Victorian yachting

And we mean, “Victorian”.

We hope that everyone will want to learn to to sail a very old boat, but there are some serious differences between a Victorian Yawl, and a modern Bermudan sloop…

New cordage, original fittings. Brass mast belaying pins.

There are lots and lots of ropes.
Halyards, purchases, running backstays, lifts, messengers, downhauls, ‘sprit shrouds, a bobstay, in-hauls, out-hauls, shake-it-all-about-hauls.
Alright, I made the last one up.
Lots more rigging than you’d find on any modern boat. And topsails. Two, to be exact, a Jib Topsail and a Jackyard Maintopsail.  This can be quite daunting, but it is actually very logical and maybe just a touch organic. We can put them all up, but usually only in sequence.

There are also no winches. Everything is done with muscle-power and the marvels of blocks and tackles. The only exception to this is a hand cranked capstan on the foredeck for the anchor chain. The original still exists, but is not only a museum piece in its own right – being a wooden barrel on hand forged iron brackets – but is far too deadly to pass either the common-sense test or the MCA Coding requirements.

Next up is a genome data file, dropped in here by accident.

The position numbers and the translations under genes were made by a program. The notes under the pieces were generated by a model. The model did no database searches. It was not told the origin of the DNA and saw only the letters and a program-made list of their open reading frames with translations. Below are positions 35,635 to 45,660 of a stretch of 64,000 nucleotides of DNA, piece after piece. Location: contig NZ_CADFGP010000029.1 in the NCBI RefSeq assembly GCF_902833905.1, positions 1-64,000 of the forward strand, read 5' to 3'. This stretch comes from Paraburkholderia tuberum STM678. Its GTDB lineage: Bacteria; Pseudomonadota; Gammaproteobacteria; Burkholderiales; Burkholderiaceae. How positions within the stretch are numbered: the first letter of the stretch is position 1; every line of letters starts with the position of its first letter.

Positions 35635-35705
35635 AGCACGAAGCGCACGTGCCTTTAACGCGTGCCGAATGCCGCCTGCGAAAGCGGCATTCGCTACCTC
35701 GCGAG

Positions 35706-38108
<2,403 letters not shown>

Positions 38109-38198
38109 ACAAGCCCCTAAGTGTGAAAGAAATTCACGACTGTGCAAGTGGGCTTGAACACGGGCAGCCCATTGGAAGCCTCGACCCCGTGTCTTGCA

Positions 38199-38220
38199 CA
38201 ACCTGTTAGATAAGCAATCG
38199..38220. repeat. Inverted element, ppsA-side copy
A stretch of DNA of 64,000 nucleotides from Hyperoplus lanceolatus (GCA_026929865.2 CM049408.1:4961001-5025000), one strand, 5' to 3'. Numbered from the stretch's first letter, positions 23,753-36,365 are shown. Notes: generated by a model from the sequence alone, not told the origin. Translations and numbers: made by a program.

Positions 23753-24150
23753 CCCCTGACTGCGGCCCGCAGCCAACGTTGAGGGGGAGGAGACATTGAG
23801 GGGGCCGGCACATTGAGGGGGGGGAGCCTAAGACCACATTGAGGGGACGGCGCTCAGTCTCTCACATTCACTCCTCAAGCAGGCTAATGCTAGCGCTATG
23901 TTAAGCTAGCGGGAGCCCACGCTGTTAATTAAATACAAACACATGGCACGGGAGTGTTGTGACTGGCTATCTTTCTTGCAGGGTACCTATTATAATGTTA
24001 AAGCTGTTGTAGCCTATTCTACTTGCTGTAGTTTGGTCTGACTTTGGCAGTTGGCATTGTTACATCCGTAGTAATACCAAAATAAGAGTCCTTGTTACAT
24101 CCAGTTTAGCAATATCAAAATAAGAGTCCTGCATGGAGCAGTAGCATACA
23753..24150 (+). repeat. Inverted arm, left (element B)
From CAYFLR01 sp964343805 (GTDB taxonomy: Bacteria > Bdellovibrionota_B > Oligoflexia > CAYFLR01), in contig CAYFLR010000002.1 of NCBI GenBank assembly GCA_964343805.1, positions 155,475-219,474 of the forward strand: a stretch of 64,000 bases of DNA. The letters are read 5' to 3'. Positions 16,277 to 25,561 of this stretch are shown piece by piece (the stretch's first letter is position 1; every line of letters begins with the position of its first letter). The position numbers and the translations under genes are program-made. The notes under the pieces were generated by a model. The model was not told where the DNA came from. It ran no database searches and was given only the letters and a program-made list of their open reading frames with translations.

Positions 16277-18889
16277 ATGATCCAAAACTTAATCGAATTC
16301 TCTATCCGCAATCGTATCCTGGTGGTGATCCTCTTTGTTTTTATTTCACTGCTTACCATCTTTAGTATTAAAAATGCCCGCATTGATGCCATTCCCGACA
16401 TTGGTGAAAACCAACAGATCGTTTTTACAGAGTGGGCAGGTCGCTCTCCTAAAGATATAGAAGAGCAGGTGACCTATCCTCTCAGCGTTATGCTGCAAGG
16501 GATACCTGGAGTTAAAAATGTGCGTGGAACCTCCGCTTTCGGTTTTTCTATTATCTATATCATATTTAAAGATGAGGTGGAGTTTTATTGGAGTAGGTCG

All muscle power…

Well, nearly. There is no outboard for the dinghy, either. But then, why would you want one? Cleone’s dinghy is itself a classic 1950’s built Twinkle 10, a beautiful mahogany-on-oak dinghy built in Ipswich. So, short distances can be easily rowed, and longer distances can be sailed. The dinghy is equipped to be either towed behind Cleone, or sailed, or rowed, or even sculled with a single oar over the transom at the back.

The Twinkle 10 dinghy. Named ‘WMW’. Ask me why.

The dinghy – officially named WMW, or “the Squig” for short. Takes two people sailing, or can carry three people as a rowed tender. Perfect for exploring the river, and quiet little bays and beaches noiselessly – excellent for seeing wildlife without scaring the birds away. Easily rigged – though the crew will do this for you – if you have any experience at all in sailing small boats, you will find this a delight.

No gas aboard.

All heating and cooing is done by pressurised paraffin stove. Some may consider this labour intensive and fiddly, but it has great advantages over gas fuel. For a start, the boat won’t blow up unexpectedly, and whilst the world’s supply of ‘Rippingille’ stoves is not huge (though there is one for sale on eBay for £125, at the time of writing), a Taylors makes a better alternative. It also looks the part, being cast iron and brass.

Something else to polish when you are bored.

 

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